Richard Davidson’s desk in his residence room at Ottawa’s Algonquin College looks like any other undergrad’s work space—a casual scatter of books, papers and pens, a telephone. Or is it a telephone? The dark grey appliance, smaller than a textbook, has the familiar handset and numbers. But above them is a glowing five-by-10-cm screen that, just now, is showing the latest weather forecast for the National Capital Region. The firstyear massage-therapy student can also punch up sports and news headlines, a list of his callers or stock reports. “We even have instant high-speed access to the school’s network through the back of the phone,” enthuses Davidson. “It’s absolutely fantabulous.”
The devices in the Ottawa college’s new residence building are not, in fact, telephones at all. Not of the kind that Alexander Graham Bell invented 125 years ago, and the rest of us have been using, essentially unchanged, ever since. Those phones send voices, transformed into electrical or optical frequencies, over dedicated circuits. These devices do it the way the Internet moves data: chopping the voice into bits, sending them in packets by different routes to another phone, then reassembling them into a credible imitation of the original. To phone company folk, this is the biggest leap forward since glass fibre. To the rest of us, these Internet protocol—
or “IP”—phones promise cheaper, clearer calls, fewer numbers to remember and less hassle and intallation cost. But for business, as well as institutions like Algonquin, the bigger bang will come from something else: merging the personal touch of a voice with the information handling heft of the Net.
One big believer in that potential is Merrill Lynch & Co. The largest stockbroker in America has given IP phones to 3,000 of its 68,000 employees—and plans to install them in every new office it opens. “Imagine,” says chief technology officer John McKinley, “a phone that recognizes a customer before the broker even picks up the handset, and flashes a snapshot on a computer screen of that customer’s portfolio, along with his 10 most recent trades and how those stocks are performing.” Similarly, Algonquin’s chief techie, Barry Brock, envisages a day in the next year or so when students scroll through their academic files or enrol in new courses at their residence desks, clicking on the screen to connect by phone to an adviser—whose own screen instantly calls up their file and displays the courses they’re considering. “In the not too distant future,” says Brock, “the only appliance on your desk will be totally integrated with voice, data and video.”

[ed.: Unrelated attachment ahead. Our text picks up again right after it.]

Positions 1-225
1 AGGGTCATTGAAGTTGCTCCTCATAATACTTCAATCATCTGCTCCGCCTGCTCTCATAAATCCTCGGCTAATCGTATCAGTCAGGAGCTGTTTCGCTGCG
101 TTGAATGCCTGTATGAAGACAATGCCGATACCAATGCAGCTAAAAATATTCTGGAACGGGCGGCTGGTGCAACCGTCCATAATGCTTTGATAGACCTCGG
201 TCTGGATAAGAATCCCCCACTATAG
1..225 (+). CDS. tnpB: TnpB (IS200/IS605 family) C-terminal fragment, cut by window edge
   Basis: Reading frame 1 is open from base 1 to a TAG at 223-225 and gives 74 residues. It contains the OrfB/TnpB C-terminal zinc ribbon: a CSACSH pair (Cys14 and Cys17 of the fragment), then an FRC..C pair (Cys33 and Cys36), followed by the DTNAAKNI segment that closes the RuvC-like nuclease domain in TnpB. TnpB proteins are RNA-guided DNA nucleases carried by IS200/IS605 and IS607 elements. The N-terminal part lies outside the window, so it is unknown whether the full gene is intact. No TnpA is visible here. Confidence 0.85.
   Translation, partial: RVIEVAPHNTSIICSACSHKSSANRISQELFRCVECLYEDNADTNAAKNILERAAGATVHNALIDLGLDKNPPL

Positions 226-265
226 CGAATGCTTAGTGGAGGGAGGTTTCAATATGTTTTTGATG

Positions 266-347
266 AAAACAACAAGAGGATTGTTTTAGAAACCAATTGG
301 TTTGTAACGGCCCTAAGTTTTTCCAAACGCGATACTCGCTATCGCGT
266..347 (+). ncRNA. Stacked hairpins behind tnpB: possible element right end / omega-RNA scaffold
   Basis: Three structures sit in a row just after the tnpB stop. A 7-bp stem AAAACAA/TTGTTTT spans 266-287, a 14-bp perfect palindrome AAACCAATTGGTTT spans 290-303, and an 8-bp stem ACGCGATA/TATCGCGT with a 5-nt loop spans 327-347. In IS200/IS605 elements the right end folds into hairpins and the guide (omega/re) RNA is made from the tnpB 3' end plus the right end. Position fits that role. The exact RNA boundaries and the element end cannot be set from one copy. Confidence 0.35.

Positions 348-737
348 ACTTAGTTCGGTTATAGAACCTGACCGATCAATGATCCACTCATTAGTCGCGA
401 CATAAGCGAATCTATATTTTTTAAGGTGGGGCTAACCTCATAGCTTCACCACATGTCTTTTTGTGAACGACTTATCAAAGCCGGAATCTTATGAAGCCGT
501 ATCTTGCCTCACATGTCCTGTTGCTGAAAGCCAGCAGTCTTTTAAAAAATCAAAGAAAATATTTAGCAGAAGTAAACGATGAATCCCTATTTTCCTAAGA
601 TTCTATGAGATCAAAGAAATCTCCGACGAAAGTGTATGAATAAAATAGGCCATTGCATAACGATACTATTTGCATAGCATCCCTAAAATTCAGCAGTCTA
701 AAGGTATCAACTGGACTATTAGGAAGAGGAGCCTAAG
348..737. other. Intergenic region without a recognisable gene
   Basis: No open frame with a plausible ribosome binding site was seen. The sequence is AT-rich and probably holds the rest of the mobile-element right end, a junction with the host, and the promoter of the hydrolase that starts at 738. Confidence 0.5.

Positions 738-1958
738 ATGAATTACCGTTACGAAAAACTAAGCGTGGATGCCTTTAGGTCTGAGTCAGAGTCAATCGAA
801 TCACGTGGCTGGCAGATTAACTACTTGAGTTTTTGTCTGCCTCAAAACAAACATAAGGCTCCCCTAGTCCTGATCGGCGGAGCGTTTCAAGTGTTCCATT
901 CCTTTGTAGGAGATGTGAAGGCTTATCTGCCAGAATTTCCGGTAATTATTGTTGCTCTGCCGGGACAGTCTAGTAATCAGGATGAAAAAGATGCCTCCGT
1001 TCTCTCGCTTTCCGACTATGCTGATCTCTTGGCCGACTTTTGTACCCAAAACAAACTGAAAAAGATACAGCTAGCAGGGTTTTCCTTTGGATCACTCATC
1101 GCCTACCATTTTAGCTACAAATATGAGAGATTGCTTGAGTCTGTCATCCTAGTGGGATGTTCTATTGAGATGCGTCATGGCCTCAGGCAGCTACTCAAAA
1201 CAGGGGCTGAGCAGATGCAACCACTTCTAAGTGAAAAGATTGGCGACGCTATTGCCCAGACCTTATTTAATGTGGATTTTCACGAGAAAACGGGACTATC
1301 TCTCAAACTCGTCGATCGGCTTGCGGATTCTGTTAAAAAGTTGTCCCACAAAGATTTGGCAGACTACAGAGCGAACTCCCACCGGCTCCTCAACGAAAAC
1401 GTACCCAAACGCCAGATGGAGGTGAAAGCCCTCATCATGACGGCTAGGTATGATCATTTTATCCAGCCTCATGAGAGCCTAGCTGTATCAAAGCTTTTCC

The future will come first to big corporate phone systems. Bell Canada has worked with both Cisco Systems Canada Co. (whose technology is used at Algon-
quin) and rival Nortel Networks Corp. (with whom Bell installed a similar system at Lakehead University in Thunder Bay, Ont.) to promote claims of big savings over conventional office exchanges. At $400 to $1,000 each, IP phones also represent one of the few bright spots on the telecom industry’s otherwise bleak balance sheet.
There are ways for individuals to get on the phone over the Internet now. Microsoft’s new Windows XP software sold in Canada comes with a link, via the Messenger chat program, to a service launched in September with Telus Corp., offering what the companies claim is “DVD-quality” calls from PCs to phones in North America for about a third less than conventional long distance. In December, Bell launched a trial of a similar service in Ontario and Quebec. But it’s not the cheap long-distance calls driving phone companies’ interest. To Brad Fisher, director of product development for Bell ISP “the real value proposition” is in the extra services the next-generation phones can provide, especially as point-of-sale devices.
The same technology may also finally deliver something promised for years that has yet to appear: real competition in local phone service. Cable companies are also experimenting with IP phones—envisioning their use over existing connections into homes. But Alexander Brock, vice-president of business development for Torontobased Rogers Communications Inc., tempers his endorsement of present technology. “Anybody can do it for 100 people,” says Brock. “But can you do it for 100,000?” The answer won’t be “yes,” he thinks, for three to five years. Giving Alexander Graham Bell’s pivotal invention a little longer to reign—and ring. El
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